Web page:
Humor is always a sure-fire to get any demographic in the door and Taco Bell has long figured that out since its groundbreaking 1997 commercial.
I was a mere two years old when Taco Bell decided that a talking Chihuahua (RIP Gidget) was the best way to get customers in the door. Another Chihuahua apparently catches the eye of our four-legged friend and he immediately makes his way down a busy street towards his future boo… only to walk right past the little lady and stride up to a man enjoying a crunchy taco from the Bell (that is what all the cool kids call it…right?). The man is a bit confused as to why a random dog just approached him, but he’s in absolute disbelief when the Chihuahua opens his little snout and calmly says, “Yo quiero Taco Bell.”
Yep. Taco Bell is so good that a dog learned human language just to express how bad he wanted Taco Bell. At least, that’s what Taco Bell wants you to think. And it worked.
It worked because the humor was not catered to one demographic. Adults could get a nice chuckle out of it. Kids peed their pants at the talking dog. The Spanish is simple enough to not alienate non-Spanish speakers and the context is clear enough even without the subtitles.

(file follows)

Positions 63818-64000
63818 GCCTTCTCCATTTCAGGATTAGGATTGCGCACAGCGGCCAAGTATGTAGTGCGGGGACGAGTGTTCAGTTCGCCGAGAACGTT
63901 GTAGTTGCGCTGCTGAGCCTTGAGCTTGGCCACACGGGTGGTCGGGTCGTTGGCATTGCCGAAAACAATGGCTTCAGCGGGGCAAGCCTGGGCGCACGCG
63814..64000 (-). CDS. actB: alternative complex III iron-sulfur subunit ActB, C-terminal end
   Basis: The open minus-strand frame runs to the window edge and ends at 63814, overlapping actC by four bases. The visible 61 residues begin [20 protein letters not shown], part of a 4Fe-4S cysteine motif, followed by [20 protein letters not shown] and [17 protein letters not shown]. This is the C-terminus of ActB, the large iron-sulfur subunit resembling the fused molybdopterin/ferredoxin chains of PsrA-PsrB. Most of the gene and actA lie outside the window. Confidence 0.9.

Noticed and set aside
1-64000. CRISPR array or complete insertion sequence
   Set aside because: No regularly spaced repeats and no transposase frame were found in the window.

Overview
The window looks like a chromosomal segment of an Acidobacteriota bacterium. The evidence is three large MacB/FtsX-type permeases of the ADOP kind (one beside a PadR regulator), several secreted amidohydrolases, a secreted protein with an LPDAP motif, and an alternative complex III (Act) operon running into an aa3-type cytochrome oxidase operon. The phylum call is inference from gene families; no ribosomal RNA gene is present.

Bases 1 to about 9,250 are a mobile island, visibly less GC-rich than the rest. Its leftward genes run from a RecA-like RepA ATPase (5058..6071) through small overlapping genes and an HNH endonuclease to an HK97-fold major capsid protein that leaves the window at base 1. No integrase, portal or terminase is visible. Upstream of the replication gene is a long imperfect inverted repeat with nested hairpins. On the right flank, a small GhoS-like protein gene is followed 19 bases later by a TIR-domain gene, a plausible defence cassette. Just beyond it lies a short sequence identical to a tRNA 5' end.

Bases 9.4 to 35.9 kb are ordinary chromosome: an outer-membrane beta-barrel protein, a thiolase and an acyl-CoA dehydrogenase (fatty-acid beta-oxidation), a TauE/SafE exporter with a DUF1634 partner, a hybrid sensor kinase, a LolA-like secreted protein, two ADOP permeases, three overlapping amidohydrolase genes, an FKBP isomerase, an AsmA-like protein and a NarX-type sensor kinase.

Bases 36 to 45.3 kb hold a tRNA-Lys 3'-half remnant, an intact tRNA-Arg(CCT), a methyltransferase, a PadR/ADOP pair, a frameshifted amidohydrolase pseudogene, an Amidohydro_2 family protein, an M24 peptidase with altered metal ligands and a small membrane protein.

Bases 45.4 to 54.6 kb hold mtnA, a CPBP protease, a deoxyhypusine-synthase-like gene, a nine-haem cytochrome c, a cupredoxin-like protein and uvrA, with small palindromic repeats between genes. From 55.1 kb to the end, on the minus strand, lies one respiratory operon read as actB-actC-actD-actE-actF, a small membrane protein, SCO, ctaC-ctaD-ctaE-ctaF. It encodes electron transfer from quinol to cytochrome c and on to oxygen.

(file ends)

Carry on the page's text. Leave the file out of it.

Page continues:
The ad in itself is pretty simple and the product it features, tacos, are a staple product in the company (Two tacos for 99 cents? I am adult-ing in the wrong decade.) Taco Bell clearly knew they had something special because they continued using the concept well into the early 2000s.
The new logo above was introduced in 1994. The logo has always carried the same concept albeit with a different color scheme: it is a bell. The bell sound is utilized in almost all its early commercials (not this one) and in its latest ads. It definitely is not as powerful as the McDonald's jingle in terms of its universal influence. But the logo stands out in a sea of red and white logos. That makes it memorable like this commercial.